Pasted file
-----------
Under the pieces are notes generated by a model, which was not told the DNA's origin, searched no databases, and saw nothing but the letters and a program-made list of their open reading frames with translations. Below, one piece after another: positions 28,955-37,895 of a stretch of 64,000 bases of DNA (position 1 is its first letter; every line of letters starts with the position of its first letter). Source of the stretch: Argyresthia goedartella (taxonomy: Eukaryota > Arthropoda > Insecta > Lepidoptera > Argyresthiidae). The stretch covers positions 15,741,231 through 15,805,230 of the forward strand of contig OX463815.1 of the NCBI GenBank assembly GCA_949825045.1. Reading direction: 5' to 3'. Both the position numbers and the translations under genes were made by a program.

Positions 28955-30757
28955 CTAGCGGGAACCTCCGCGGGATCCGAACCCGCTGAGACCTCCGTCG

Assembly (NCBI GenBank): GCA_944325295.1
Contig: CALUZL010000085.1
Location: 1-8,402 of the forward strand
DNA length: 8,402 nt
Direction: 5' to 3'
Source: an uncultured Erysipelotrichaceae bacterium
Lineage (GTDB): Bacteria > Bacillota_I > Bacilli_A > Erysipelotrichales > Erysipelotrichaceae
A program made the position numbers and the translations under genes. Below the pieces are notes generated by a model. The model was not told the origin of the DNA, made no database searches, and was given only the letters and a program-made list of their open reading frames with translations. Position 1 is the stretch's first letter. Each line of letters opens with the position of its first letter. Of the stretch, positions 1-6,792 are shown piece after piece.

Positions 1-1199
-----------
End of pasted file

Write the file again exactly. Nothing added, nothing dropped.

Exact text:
Under the pieces are notes generated by a model, which was not told the DNA's origin, searched no databases, and saw nothing but the letters and a program-made list of their open reading frames with translations. Below, one piece after another: positions 28,955-37,895 of a stretch of 64,000 bases of DNA (position 1 is its first letter; every line of letters starts with the position of its first letter). Source of the stretch: Argyresthia goedartella (taxonomy: Eukaryota > Arthropoda > Insecta > Lepidoptera > Argyresthiidae). The stretch covers positions 15,741,231 through 15,805,230 of the forward strand of contig OX463815.1 of the NCBI GenBank assembly GCA_949825045.1. Reading direction: 5' to 3'. Both the position numbers and the translations under genes were made by a program.

Positions 28955-30757
28955 CTAGCGGGAACCTCCGCGGGATCCGAACCCGCTGAGACCTCCGTCG

Assembly (NCBI GenBank): GCA_944325295.1
Contig: CALUZL010000085.1
Location: 1-8,402 of the forward strand
DNA length: 8,402 nt
Direction: 5' to 3'
Source: an uncultured Erysipelotrichaceae bacterium
Lineage (GTDB): Bacteria > Bacillota_I > Bacilli_A > Erysipelotrichales > Erysipelotrichaceae
A program made the position numbers and the translations under genes. Below the pieces are notes generated by a model. The model was not told the origin of the DNA, made no database searches, and was given only the letters and a program-made list of their open reading frames with translations. Position 1 is the stretch's first letter. Each line of letters opens with the position of its first letter. Of the stretch, positions 1-6,792 are shown piece after piece.

Positions 1-1199